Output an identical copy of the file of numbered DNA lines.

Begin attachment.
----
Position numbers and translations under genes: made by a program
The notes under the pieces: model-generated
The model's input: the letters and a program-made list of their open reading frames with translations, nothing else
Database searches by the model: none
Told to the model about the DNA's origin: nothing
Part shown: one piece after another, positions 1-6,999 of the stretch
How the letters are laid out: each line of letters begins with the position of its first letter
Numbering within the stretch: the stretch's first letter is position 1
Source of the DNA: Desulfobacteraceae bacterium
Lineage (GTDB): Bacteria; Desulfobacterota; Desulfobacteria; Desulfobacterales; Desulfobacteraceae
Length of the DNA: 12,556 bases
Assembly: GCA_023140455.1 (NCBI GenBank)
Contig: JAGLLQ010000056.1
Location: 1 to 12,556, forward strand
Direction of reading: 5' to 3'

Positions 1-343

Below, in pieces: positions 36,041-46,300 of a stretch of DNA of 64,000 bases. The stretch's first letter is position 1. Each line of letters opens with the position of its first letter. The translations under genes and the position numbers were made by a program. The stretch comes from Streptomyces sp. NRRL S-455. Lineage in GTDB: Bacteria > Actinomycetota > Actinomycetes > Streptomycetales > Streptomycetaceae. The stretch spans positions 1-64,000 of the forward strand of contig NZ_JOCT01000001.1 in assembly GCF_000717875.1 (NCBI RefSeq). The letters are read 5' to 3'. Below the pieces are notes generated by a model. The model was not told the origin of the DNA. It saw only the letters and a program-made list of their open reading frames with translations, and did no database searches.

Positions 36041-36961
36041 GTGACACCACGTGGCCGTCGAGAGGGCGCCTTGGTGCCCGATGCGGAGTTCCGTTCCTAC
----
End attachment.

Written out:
Position numbers and translations under genes: made by a program
The notes under the pieces: model-generated
The model's input: the letters and a program-made list of their open reading frames with translations, nothing else
Database searches by the model: none
Told to the model about the DNA's origin: nothing
Part shown: one piece after another, positions 1-6,999 of the stretch
How the letters are laid out: each line of letters begins with the position of its first letter
Numbering within the stretch: the stretch's first letter is position 1
Source of the DNA: Desulfobacteraceae bacterium
Lineage (GTDB): Bacteria; Desulfobacterota; Desulfobacteria; Desulfobacterales; Desulfobacteraceae
Length of the DNA: 12,556 bases
Assembly: GCA_023140455.1 (NCBI GenBank)
Contig: JAGLLQ010000056.1
Location: 1 to 12,556, forward strand
Direction of reading: 5' to 3'

Positions 1-343

Below, in pieces: positions 36,041-46,300 of a stretch of DNA of 64,000 bases. The stretch's first letter is position 1. Each line of letters opens with the position of its first letter. The translations under genes and the position numbers were made by a program. The stretch comes from Streptomyces sp. NRRL S-455. Lineage in GTDB: Bacteria > Actinomycetota > Actinomycetes > Streptomycetales > Streptomycetaceae. The stretch spans positions 1-64,000 of the forward strand of contig NZ_JOCT01000001.1 in assembly GCF_000717875.1 (NCBI RefSeq). The letters are read 5' to 3'. Below the pieces are notes generated by a model. The model was not told the origin of the DNA. It saw only the letters and a program-made list of their open reading frames with translations, and did no database searches.

Positions 36041-36961
36041 GTGACACCACGTGGCCGTCGAGAGGGCGCCTTGGTGCCCGATGCGGAGTTCCGTTCCTAC